To “compete well” it needs to be closer to $500.00,local shops around me are selling Glocks, S&W M&P’s,and XD’s for $499.00. All previous mentioned all have a lower suggested retail price, but some may buy because it has HK stamp on it even though I see nothing to warrant the higher price.

    • j July 3, 2014, 4:42 pm

      MSRP isn’t the same as street price. I’ve already seen these for sale for $550 which is is the going rate for PPQs, XDMs and 4th gen glocks….

  • sbd45acp June 23, 2014, 8:08 pm

    Good article. I hope this HK is all that and a bag of chips. I cannot abide the lever type magazine releases though.
    Even though your finger is off the trigger,please don’t point the muzzle of any pistol at your left fore arm.. ever.Not even for a cool picture.

  • Bryan Hadley June 23, 2014, 8:04 pm

    I like how you are muzzling your arm….

  • Evan June 23, 2014, 7:35 pm

    Eh, I’ll be impressed when they make it in a 10mm.

  • kelr June 23, 2014, 5:19 pm

    I love to see pictures like this where the guy is resting his thumb RIGHT AGAINST THE SLIDE looking all cool and professional. I know, I know, all the new rage all the pros do it etc. Actually pros don’t rest thumb against slide because they like their thumbs and want to keep them. My Drill SGT. would slap the piss out of you if he saw you doing that. Keep your thumbs down if you want to keep them. Go back and look at the picture of him pointing right at you before you leave me negative comments. What he is doing is dangerous and sets a bad example.

  • RON June 23, 2014, 5:15 pm

    This gun is way overblown. 5.5 lb trigger pull. What is that? I’ll take my Sig M11A1 over this anytime. Sig’s short reset trigger makes the M11 2nd shot and all the rest of them close to a 1911. This is just another Glock type gun with a higher price.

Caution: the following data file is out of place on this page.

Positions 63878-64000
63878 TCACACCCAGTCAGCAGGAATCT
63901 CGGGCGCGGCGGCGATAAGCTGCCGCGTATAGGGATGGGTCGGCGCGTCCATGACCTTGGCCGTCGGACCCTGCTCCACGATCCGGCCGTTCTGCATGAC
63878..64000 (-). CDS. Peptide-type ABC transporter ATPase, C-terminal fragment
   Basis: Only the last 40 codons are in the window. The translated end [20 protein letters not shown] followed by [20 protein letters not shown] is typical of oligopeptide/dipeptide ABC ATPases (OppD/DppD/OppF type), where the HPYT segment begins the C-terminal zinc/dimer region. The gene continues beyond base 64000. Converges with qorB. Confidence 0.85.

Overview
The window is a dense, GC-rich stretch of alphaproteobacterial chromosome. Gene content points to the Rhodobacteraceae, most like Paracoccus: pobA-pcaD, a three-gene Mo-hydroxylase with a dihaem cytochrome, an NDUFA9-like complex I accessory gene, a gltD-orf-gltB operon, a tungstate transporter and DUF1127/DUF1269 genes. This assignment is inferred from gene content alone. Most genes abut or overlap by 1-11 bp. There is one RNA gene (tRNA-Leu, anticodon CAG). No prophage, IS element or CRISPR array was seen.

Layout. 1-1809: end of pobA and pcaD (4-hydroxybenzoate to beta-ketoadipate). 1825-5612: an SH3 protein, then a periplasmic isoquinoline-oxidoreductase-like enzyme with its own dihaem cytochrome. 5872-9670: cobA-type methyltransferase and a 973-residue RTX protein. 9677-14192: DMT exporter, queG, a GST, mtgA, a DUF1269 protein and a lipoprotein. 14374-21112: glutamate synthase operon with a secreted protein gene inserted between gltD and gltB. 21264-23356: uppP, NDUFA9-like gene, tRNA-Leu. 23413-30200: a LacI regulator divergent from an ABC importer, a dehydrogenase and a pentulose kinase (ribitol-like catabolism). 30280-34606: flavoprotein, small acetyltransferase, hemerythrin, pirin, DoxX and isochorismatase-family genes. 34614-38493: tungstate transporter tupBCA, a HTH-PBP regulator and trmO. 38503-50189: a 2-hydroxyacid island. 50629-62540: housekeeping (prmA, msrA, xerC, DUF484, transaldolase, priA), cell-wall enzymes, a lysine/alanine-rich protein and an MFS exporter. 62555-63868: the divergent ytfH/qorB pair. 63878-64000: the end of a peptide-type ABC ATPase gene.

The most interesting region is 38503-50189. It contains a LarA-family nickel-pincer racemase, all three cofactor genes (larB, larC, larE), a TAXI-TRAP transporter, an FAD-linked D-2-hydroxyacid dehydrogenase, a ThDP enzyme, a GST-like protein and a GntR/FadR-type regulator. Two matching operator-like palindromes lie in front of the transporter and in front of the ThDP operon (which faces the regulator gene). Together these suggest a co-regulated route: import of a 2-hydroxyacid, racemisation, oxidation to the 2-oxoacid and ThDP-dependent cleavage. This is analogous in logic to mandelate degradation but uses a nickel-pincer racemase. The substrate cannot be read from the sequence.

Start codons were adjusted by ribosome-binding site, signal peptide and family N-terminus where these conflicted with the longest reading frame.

• The Yankee Marshal June 23, 2014, 4:21 pm

    That is one of the ugliest guns I have ever seen. I cannot imagine it is better than the Walther PPQ either..and for more money.

    • epoch July 22, 2014, 1:03 pm

      “That is one of the ugliest guns I have ever seen” – Really? The PPQ looks suspiciously like a HK P30, which is clearly the design parent of the VP9.

  • Donn June 23, 2014, 3:23 pm

    Why buy a “clone” when you can buy the “original”?? and for over 200 bucks less…this is a no brainer for me…I’ll stick with my Glocks…every time

    • Wolfie March 31, 2016, 6:42 pm

      I see a lot of shit talking about the vp9 and mostly by those who haven’t purchased one . Go buy or rent one before you open the soup cooler and then comment !! Last time I checked , ugly performs the same as pretty .

  • AsgardBeast June 23, 2014, 2:20 pm

    I find it interesting that this article “assumes” that all of these “innovations” were not ALREADY available. Walther released the PPQ years ago and ALREADY “revolutionized” the “striker fired trigger system” LONG before this HK was ever announced for availability. Lets give credit where credit is due. HK makes great products, but I’m not about to give them any more credit than they deserve when they have simply placed their moniker on a design enhancements that were developed by someone else. The HK is NOT setting a NEW standard. It is simply mimicking the one already set by the Walther PPQ. There are few “uniquely HK features” available on the VP9 that are nice, but they are simply HK glitz to confirm its HK branding. Nothing on this pistol appears to be anything that hasn’t already been done before.

  • FALPhil June 23, 2014, 1:44 pm

    Let’s get back to H&K. This isn’t a brand we typically associate with modern striker fired guns, but the company started the striker fired trend 35 years ago when it created the P7 series.